In the northern part of Kolkata, in Jorasanko, on the Muktaram Basu Street , stands a grand old mansion known as the Marble Palace. Constructed by Raja Rajendra Mullick, it was inaugurated in 1835, and still serves as the private residence of the Mullicks ,which is why some parts of the palace are out of bounds of tourists. This Chorbagan land was offered as a swap to the Mullicks in early 18th century in lieu of their acres on the site of the old Fort William .
The imposing front-side of the mansion, built in neo-classical style , boasting of fluted Corinthian columns and huge, simple walls ,is visible from outside the main gate itself. On the right , as you move in , stands a huge pool ,with a non-working fountain, and stone mermaids, as also a standing statue of Raja Rajendra Mullick .The sprawling well-maintained lawns are larger than football fields and adorned with flowers .Further to the right is the menagerie. By some accounts , this was the first zoo opened in India in 1855, but now primarily serves as an aviary. There is a Jagannath Temple inside the premises which is accessible only by the Mullicks. Ducks and swans could be seen frolicking around a large pond located between the mansion’s lawns and menagerie.
I was intrigued to find three beautiful statues of ‘sleeping lions’ –two in the lawn and another one inside the zoo. They do not resemble the ‘sad lion’ of Lucerne, Switzerland, and later even a google search didn’t inform me anything regarding them. Are they symbols of any kind ? A family motif ,a signature by any artist ,imitation of any work of art ? They are quite noticeable as they peacefully repose in the hot and humid Calcutta sun .
The ground floor boasts of a Thakur-dalan (where Durga images are worshipped on a raised altar)facing a huge courtyard where the grandees must have enjoyed their tea while sitting around a small fountain . There is a billiards room , and a large music room which houses a piano and many other musical instruments. The guide informed us that 96 different types of marbles have been used inside the palace. There are six prayer halls inside the premises. On the opposite corner of the Thakur-dalan are kept a number of beautiful birdcages having peacocks,albino peacocks, mynah ,hyacinthine macaw, bird of Alexandria, trucan, Hawk-headed parakeets, silver and golden pheasants, magpies, hornbills and mute swans as inmates.
The antiques collection inside the Marble Palace is rather eclectic. Western sculptures, priceless paintings and replicas, costly Austrian chandeliers, Venetian candelabras Belgian glassware, game trophies, old clocks, porcelain urns and what not ,are herded up rather randomly. One can find original paintings by Reubens ,Joshua Reynolds, Titian, Murillo, Opie and Raja Ravi Varma (A Shakuntala and Dushyanta painting does adorn a wall, but I am no expert). Geoffrey Moorhouse in his book ‘Calcutta ‘says it looks “as if the artefacts had been scavenged from job lots on the Portobello Road on a series of damp Saturday afternoons.” This random collection of western items , sundry birds and images of sleeping lions rather create the effect of a Wonderland.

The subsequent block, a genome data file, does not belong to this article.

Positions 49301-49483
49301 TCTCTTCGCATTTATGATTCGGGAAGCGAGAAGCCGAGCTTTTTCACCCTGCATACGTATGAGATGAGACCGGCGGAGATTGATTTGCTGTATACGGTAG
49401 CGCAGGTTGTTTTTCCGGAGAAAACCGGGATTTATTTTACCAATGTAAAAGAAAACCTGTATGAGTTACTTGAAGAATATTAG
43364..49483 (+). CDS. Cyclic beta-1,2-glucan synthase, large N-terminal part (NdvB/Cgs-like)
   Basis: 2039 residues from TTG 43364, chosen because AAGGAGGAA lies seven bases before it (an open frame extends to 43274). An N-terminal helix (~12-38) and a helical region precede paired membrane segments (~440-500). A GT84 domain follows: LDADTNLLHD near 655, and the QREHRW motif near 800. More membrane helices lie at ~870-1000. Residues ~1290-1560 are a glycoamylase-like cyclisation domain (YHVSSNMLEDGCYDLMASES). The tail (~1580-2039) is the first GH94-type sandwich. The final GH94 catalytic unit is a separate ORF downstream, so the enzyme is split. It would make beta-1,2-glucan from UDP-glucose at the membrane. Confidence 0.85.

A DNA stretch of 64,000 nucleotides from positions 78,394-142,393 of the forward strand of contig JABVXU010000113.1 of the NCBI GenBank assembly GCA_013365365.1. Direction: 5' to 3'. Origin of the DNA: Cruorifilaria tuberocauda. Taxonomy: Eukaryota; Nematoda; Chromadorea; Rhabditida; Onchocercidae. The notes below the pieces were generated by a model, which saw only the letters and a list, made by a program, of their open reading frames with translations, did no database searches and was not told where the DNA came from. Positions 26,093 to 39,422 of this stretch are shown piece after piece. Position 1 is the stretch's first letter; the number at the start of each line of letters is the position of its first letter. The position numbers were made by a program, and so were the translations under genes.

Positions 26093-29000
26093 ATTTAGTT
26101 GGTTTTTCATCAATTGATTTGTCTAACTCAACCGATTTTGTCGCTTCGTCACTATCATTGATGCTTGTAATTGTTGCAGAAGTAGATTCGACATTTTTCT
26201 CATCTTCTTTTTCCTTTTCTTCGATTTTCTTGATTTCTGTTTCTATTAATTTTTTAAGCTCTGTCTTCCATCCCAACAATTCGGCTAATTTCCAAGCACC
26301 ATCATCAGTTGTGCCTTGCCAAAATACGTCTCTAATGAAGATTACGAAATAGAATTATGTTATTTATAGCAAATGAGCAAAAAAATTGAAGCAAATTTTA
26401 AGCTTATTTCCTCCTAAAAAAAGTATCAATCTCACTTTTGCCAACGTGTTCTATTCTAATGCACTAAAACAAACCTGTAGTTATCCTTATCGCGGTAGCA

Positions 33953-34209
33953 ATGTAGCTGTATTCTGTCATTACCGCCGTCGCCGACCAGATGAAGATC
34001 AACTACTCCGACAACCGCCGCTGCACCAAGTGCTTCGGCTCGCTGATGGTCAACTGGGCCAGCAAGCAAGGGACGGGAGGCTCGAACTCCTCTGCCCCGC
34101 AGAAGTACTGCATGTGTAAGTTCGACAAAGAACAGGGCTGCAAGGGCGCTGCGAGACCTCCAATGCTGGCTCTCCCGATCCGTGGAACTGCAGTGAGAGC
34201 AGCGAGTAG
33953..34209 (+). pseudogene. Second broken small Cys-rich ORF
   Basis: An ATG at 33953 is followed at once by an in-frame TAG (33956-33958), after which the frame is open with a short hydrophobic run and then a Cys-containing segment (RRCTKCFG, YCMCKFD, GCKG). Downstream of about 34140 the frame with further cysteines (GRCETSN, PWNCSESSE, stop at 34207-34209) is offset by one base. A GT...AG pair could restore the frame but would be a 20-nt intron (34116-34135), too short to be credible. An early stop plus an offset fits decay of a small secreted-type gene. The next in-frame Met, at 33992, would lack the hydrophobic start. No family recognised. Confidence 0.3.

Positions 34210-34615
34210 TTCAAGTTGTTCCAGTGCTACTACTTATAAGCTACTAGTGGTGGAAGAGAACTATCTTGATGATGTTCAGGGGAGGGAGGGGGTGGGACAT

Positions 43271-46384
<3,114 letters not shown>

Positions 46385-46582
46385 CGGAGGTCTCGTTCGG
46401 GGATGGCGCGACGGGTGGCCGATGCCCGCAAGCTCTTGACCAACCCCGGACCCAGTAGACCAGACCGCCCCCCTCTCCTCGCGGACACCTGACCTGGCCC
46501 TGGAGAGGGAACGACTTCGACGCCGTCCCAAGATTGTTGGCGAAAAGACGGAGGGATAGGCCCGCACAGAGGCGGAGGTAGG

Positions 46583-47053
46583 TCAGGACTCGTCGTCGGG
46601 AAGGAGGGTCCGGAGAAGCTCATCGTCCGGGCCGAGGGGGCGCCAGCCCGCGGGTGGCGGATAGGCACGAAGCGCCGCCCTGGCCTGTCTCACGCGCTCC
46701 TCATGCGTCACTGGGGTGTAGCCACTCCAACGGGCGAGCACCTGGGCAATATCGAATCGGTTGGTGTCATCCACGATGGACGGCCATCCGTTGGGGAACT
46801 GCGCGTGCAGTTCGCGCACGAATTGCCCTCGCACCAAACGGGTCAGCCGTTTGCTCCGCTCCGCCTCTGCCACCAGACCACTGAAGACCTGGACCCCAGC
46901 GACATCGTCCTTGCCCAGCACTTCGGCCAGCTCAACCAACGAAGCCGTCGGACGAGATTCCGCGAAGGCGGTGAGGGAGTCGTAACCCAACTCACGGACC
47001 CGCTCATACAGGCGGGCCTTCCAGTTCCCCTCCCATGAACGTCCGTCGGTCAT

The entrance of the museum side of the palace displays sculptures made in Miroy Foundry in France. Four statues of women depicting the four seasons of summer, autumn, spring and winter look quite graceful. The Reception Hall houses a 16 foot high black wooden image of Queen Victoria, carved out of a single piece. There are also bronze busts of the Queen and Medusa kept side-by-side. Outside the hall stand marble representations of Greek gods Phoebus Apollo and his twin sister Diana , as well as many other characters from Greek Epics. Replicas /sculptures of Dancing / nautch Girls , Dancing Fauns and mermaids are present throughout the palace.
The ornate ball room boasts of two 20 foot high mirrors and two large chandeliers and many candelabras .Victorian furniture graces the room.The Bengali grandees must have enjoyed quite some social evenings here. A 200 year old Wall Clock ,still showing correct time, is also placed in the ball room.
Getting entry into the famed 3-storeyed mansion is slightly tricky. Travel advisories warn potential tourists about the requirement of an advance permit, which is to be collected from West Bengal Tourism Information Bureau office ,BBD Bagh. But I showed my government identity card at the gate, and it worked like charm. I am not too sure if they allow common visitors as easily. Why cannot they just open a counter at the entry gate itself to facilitate tourists ? I am sure footfalls shall improve by leaps and bounds should this happen. There must also be a nominal entry fee ( Rs 30 never hurt anyone) which can help in better upkeep of the palace. They must also allow visitors to click photographs of the place. This is the age of smartphone camera, and a visitor should not be denied the joy of clicking pictures. A number of well-behaved guides throng the place, and although they do not charge you anything despite the services they provide, must be tipped atleast Rs 100.
Marble Palace is a treasure which gives the impression that it does not want to be found. A pity really, because it has such potential.